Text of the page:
مدیتیشن با تمرکز حواس در ارتباط با تغییرات در پردازش پایین به بالا: شواهد فیزیولوژیکی روانی برای کاهش واکنش پذیری
|کد مقاله||سال انتشار||مقاله انگلیسی||ترجمه فارسی||تعداد کلمات|
|31814||2010||7 صفحه PDF||سفارش دهید||محاسبه نشده|
Publisher : Elsevier - Science Direct (الزویر - ساینس دایرکت)
Journal : International Journal of Psychophysiology, Volume 78, Issue 2, November 2010, Pages 151–157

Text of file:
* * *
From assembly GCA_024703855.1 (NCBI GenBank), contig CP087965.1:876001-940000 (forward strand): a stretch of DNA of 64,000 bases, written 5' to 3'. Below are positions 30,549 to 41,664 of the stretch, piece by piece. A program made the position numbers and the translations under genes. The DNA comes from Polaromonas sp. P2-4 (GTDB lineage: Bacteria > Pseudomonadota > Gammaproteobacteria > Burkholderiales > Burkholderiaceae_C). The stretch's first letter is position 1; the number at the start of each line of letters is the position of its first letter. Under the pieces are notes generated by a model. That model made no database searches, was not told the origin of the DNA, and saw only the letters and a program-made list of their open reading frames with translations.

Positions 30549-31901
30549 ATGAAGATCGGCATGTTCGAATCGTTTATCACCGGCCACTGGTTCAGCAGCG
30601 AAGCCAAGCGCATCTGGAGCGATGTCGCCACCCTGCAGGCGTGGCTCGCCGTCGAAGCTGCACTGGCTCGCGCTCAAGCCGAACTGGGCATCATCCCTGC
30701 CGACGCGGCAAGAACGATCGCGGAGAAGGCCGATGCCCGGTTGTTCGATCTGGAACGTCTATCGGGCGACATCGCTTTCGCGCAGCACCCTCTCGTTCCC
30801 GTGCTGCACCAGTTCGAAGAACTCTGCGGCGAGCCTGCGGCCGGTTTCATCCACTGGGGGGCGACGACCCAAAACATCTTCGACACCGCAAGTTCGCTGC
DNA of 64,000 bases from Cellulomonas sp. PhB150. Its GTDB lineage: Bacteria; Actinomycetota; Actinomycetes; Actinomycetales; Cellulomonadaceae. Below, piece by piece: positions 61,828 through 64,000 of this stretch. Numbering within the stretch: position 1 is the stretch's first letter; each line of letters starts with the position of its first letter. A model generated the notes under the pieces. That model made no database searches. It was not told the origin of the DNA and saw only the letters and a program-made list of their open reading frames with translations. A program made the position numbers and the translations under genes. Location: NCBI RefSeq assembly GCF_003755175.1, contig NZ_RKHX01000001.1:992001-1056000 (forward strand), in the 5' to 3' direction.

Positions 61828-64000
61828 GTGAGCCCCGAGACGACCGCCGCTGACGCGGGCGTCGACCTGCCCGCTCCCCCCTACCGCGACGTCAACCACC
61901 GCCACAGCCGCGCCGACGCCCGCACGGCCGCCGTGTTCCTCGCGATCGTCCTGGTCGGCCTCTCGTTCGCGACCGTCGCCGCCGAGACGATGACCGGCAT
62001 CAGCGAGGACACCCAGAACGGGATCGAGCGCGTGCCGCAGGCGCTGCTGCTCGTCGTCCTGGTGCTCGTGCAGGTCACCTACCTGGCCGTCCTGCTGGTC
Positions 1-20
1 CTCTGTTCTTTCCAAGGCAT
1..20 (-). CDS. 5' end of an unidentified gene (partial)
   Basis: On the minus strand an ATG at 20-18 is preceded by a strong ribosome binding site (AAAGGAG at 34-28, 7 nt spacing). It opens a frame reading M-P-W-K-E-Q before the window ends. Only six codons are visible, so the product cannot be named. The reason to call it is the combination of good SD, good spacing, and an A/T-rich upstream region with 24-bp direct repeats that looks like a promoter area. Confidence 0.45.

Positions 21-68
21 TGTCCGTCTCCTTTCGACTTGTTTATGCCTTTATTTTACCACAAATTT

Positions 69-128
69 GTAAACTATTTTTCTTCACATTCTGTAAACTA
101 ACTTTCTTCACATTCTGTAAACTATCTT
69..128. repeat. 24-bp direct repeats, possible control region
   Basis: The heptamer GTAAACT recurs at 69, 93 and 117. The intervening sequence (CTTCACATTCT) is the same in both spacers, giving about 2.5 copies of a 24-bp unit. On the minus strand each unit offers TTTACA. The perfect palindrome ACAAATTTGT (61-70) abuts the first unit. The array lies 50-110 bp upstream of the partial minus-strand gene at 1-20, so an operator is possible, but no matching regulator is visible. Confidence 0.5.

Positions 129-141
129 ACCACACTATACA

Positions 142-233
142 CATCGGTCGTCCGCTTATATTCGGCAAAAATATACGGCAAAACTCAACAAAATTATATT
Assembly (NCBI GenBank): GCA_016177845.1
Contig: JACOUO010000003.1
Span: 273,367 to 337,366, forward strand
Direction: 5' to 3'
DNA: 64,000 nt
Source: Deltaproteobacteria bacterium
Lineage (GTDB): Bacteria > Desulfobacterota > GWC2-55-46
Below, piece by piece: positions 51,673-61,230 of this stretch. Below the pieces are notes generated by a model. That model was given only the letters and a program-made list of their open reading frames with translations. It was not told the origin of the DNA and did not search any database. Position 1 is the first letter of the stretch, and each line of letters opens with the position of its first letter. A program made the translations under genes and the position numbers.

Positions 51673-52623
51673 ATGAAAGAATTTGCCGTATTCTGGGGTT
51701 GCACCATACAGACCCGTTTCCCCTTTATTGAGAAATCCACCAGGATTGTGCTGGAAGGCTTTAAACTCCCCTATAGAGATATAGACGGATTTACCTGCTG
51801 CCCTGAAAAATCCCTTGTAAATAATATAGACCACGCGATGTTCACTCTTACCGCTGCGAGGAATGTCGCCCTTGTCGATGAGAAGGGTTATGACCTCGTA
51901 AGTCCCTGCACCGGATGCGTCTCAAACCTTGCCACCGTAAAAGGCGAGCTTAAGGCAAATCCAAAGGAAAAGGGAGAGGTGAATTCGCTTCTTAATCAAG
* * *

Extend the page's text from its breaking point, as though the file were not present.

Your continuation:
Mental training by meditation has been related to changes in high-level cognitive functions that involve top-down processing. The aim of this study was to investigate whether the practice of meditation is also related to alterations in low-level, bottom-up processing. Therefore, intersensory facilitation (IF) effects in a group of mindfulness meditators (MM) were compared to IF effects in an age- and gender-matched control group. Smaller and even absent IF effects were found in the MM group, which suggests that changes in bottom-up processing are associated with MM. Furthermore, reduced interference of a visual warning stimulus with the IF effects was found, which suggests an improved allocation of attentional resources in mindfulness meditators, even across modalities.